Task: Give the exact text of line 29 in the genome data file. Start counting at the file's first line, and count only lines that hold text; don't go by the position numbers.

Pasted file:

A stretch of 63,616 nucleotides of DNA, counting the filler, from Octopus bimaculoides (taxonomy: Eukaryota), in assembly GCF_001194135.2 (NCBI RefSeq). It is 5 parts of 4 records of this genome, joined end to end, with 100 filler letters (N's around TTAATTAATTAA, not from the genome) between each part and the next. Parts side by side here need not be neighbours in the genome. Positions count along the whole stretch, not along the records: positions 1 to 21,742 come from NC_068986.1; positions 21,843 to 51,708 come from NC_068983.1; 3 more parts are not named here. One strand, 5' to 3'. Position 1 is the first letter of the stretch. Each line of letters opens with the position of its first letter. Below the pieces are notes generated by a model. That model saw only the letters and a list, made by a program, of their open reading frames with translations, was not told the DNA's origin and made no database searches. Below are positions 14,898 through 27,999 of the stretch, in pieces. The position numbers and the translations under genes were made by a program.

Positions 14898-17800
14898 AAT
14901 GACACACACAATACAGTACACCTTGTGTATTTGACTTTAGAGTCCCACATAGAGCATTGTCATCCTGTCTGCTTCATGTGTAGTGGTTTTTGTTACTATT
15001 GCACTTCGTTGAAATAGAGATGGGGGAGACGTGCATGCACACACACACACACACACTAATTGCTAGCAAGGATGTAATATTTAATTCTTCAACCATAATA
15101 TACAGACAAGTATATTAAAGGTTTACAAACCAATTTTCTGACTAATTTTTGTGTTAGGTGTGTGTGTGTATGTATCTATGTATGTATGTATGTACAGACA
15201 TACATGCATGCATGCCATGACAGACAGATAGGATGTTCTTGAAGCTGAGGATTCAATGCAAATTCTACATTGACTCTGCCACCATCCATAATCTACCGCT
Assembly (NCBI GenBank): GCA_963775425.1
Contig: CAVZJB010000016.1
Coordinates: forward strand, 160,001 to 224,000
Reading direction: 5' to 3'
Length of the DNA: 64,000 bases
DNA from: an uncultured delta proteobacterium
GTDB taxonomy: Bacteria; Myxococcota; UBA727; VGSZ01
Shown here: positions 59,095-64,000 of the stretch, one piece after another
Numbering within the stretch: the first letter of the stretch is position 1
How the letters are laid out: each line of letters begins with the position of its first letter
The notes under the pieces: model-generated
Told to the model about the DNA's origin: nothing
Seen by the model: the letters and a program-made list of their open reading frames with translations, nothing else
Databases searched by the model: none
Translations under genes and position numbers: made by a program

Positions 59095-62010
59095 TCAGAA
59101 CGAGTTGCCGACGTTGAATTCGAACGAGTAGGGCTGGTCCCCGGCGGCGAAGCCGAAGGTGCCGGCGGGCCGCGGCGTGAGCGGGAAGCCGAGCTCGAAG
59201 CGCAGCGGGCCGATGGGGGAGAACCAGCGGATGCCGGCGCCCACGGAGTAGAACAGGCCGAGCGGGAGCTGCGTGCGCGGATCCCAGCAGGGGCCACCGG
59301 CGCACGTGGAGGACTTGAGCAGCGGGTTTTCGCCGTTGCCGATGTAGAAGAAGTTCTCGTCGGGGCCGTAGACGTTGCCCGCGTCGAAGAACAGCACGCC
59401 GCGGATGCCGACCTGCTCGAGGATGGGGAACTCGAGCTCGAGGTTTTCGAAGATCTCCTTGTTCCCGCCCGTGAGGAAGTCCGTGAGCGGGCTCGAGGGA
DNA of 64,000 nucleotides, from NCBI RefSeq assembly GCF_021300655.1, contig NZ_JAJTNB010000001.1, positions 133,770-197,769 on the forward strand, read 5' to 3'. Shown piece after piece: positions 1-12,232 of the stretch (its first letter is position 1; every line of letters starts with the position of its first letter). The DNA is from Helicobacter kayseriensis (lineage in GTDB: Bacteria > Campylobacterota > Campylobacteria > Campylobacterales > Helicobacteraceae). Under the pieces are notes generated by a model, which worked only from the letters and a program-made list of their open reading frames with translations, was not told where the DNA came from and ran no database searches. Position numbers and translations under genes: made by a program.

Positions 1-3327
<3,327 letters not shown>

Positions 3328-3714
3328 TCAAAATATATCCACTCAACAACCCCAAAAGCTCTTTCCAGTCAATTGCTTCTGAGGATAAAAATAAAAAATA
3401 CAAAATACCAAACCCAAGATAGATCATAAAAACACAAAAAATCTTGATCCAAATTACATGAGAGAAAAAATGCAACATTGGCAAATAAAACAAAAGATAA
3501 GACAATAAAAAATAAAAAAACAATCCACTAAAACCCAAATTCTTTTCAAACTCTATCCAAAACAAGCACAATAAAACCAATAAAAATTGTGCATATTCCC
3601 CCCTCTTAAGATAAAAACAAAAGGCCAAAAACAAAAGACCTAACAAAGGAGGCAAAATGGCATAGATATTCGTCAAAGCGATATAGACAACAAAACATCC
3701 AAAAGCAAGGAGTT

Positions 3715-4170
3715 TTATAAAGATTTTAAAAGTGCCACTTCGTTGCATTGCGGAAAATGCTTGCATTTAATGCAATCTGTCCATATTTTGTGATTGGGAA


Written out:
DNA of 64,000 nucleotides, from NCBI RefSeq assembly GCF_021300655.1, contig NZ_JAJTNB010000001.1, positions 133,770-197,769 on the forward strand, read 5' to 3'. Shown piece after piece: positions 1-12,232 of the stretch (its first letter is position 1; every line of letters starts with the position of its first letter). The DNA is from Helicobacter kayseriensis (lineage in GTDB: Bacteria > Campylobacterota > Campylobacteria > Campylobacterales > Helicobacteraceae). Under the pieces are notes generated by a model, which worked only from the letters and a program-made list of their open reading frames with translations, was not told where the DNA came from and ran no database searches. Position numbers and translations under genes: made by a program.